4) Follow their good example. Imitate whatever is good in them. This is why the wise man charged his son to observe his ways (Prov. 23:26). Follow them as they follow Christ (1 Cor. 11:1). Do not follow them in their errors as an excuse for your sin. Mere tradition received from parents is no reason to sin against God (Ezek. 20:18-20). Solomon, Asa, and Timothy are your examples here (1 Kings 3:3; 2 Kings 22:2; 1 Kings 15:11; 2 Tim. 1:5). In other words, try to be like your dad. This is the way you pay greatest honor to him.

C. Heartfelt gratitude and endeavor to repay them. You owe much to your parents.

1) Respecting their benevolence. Show a gratefulness for their kindness and supply of your needs. Be eager to repay their provision in any way that you can. The smallest thing you can do is to acknowledge their parental love and care. Without this you are not truly spiritual but wicked. Piety must begin at home by showing your appreciation for your parents. Treasure their wise sayings, rehearse before others what they have done well, and choose their religion, if it be right. Preserve their good name.
2) Respecting their poverty. Cover or bear with their faults, do what you can to supply their needs, and defend their reputation. Noah and Lot, Isaac and Jacob had their faults as parents, and their children covered them (Gen. 9:21-23; 27:12; 28:5; 37:10). So did Jonathan, Jesus, Jacob, Ruth, Joseph have parents with faults and needs, and they moved to their aid. Philo says that old storks who cannot fly any longer are brought food by their brood, and we should imitate their example. Especially should you be concerned about your parents’ spiritual needs, so that if they are not Christians, with all humility and prudence you should use fit means to lead them to Christ. The best you can do for your parents will not be sufficient to repay them for their love. When your parents die, see that they have an honorable burial in a decent Christian manner.
D. Submission to parental discipline. As a child, you must bear your parents’ rebukes with humility. Because you were born sinful, you need them.
1) Their admonitions. Nothing should shame you more than your father’s reprimand, and you should amend in response to it. Even when they rebuke you wrongly in matter and manner, you should bear with it, as Joseph did (Gen. 37:10). Moses heeded his father-in-law’s advice (Exod. 18:13-24), but Eli’s sons slighted his (1 Sam. 2:25). Only fools will not hear rebuke (Prov. 13:1; 2:23, 34-35; 15:5). Be patient with parental restrictions on your food, drink, clothing, and recreation. Learn self-denial and patience. Isn’t it inappropriate to rage against those who love you best?
2) Their corrections. I mean real punishments inflicted upon you. Realize they do this out of love and aim for your good. There is biblical warrant for corporal discipline (Prov. 13:24; 22:15; 19:17; Heb. 12:9), and if you will not be reformed by it, your parents have a right to call in the magistrate (Deut. 21:18-21). When you are corrected, you should be too ashamed even to look into your parent’s face. Though you need not tolerate others to spank you, your parents have this right for the purpose of delivering your soul from hell. Pray that God will bless this means of grace to your good. Do not become bitter toward your parents for disciplining you. Your parents have a responsibility with God’s authority to maintain His government in your life.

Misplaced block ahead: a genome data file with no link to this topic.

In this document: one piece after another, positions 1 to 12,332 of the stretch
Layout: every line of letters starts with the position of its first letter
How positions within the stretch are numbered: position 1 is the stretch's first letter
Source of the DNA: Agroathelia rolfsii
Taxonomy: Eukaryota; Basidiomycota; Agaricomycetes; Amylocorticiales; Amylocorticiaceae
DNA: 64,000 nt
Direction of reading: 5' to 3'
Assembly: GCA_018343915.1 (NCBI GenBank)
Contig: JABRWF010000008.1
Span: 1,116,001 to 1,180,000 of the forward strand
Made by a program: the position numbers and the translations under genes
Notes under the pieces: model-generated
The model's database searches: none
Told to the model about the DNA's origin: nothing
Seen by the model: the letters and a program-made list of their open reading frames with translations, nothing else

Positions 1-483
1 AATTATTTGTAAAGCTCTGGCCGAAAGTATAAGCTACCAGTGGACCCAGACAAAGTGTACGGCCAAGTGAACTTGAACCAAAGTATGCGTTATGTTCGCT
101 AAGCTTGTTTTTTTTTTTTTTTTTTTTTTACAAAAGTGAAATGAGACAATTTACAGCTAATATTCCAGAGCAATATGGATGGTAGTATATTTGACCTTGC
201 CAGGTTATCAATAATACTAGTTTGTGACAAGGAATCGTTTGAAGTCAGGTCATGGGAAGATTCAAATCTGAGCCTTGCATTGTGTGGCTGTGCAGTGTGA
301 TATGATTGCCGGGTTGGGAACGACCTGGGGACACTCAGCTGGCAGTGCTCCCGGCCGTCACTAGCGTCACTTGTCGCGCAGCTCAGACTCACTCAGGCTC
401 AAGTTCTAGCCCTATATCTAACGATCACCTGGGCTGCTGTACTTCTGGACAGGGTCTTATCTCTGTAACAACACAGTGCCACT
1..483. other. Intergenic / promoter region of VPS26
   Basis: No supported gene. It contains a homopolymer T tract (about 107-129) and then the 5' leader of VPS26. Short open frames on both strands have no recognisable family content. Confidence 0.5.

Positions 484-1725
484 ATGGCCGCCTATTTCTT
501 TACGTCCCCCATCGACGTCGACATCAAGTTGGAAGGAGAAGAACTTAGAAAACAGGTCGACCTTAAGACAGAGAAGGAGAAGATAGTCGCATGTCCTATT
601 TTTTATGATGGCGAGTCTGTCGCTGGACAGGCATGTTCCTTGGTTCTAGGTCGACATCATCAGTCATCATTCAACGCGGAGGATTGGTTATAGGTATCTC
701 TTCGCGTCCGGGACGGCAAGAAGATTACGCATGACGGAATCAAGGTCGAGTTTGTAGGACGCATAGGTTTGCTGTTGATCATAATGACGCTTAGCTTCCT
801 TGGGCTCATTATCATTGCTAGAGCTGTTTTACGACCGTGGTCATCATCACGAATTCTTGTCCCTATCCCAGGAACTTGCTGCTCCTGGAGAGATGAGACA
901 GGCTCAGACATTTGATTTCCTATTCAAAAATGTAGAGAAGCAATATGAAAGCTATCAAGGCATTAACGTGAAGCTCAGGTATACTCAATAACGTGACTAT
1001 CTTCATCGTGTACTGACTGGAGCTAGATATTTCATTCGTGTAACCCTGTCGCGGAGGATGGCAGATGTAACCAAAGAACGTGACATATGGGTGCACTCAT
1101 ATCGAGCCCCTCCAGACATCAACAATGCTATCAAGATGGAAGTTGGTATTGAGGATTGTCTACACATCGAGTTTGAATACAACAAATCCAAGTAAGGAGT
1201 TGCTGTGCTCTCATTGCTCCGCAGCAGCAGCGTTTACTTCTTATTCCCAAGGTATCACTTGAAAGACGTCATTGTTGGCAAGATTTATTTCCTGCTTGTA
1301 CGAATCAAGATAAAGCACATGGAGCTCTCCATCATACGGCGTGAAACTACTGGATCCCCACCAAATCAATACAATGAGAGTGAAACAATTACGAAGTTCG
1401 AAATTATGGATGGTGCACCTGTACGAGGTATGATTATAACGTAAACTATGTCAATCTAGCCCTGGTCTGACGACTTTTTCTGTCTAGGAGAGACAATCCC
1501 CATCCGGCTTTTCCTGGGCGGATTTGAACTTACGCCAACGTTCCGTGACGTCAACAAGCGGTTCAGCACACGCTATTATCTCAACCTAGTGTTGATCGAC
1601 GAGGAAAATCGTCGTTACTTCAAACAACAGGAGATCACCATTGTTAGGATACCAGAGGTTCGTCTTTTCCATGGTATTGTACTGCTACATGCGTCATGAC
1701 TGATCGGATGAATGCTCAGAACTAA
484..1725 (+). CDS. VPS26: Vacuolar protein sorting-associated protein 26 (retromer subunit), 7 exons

2. The Extent of This Duty: “In All Things.” This must not be understood as universal and absolute obedience to parents, for that is our duty to God alone. God is the only One free to give whatever laws He pleases which all are absolutely bound to obey. You are to obey your parents in all things acceptable to the Lord (Eph. 6:1, 5-6; Col. 3:22-23). If parents were not sinful, absolute obedience could be rendered them, but they are fallen and fallible. This text proves that the only obedience to be rendered parents is that which is consistent with the Lord’s pleasure, and He cannot be pleased when you choose to obey them rather than Him. Yet even in wrong things they command you to do, you may show your submission by suffering the penalty with cheerfulness (1 Pet. 2:19-20). In all legitimate things, you must honor your parents as much as you can.
3. The Motive to This Duty: “For This Is Well Pleasing to the Lord.” This is the best motive possible for anything. The Lord vigorously enforces the fifth commandment here and elsewhere (Eph. 6:1-3). Our heavenly Father has supreme authority. Anything He requires is eminently reasonable and good. Those who seek His pleasure above all things are not only pleasing, but well pleasing, to Him. In pleasing the Lord you will ultimately please your parents and yourself besides. This is the way to your true happiness. In keeping God’s commandments there is exceedingly great reward (Psa. 19:11; Gen. 15:1). All parents due to their high and holy office deserve the obedience of their children. Disobedient children are unworthy of being considered Christians, and are worse than ordinary unbelievers and brute beasts. Obedience to parents is not an arbitrary thing, but a solemn divine commandment with the greatest of rewards and punishments attached. As children of Christian parents, having high privileges, you have greater responsibilities to fulfill your duty. Lack of natural affection of your parents is so monstrous that it is severely punished by God (1 Sam. 4:11; Deut. 21:20-21). The old Romans would put those who murdered their parents into a large ox-hide bag together with a live dog, a rooster, a poisonous snake, and an ape. Then they would beat them bloody, throw them into the Tiber River. That shows how abominable parricide was even to the heathen.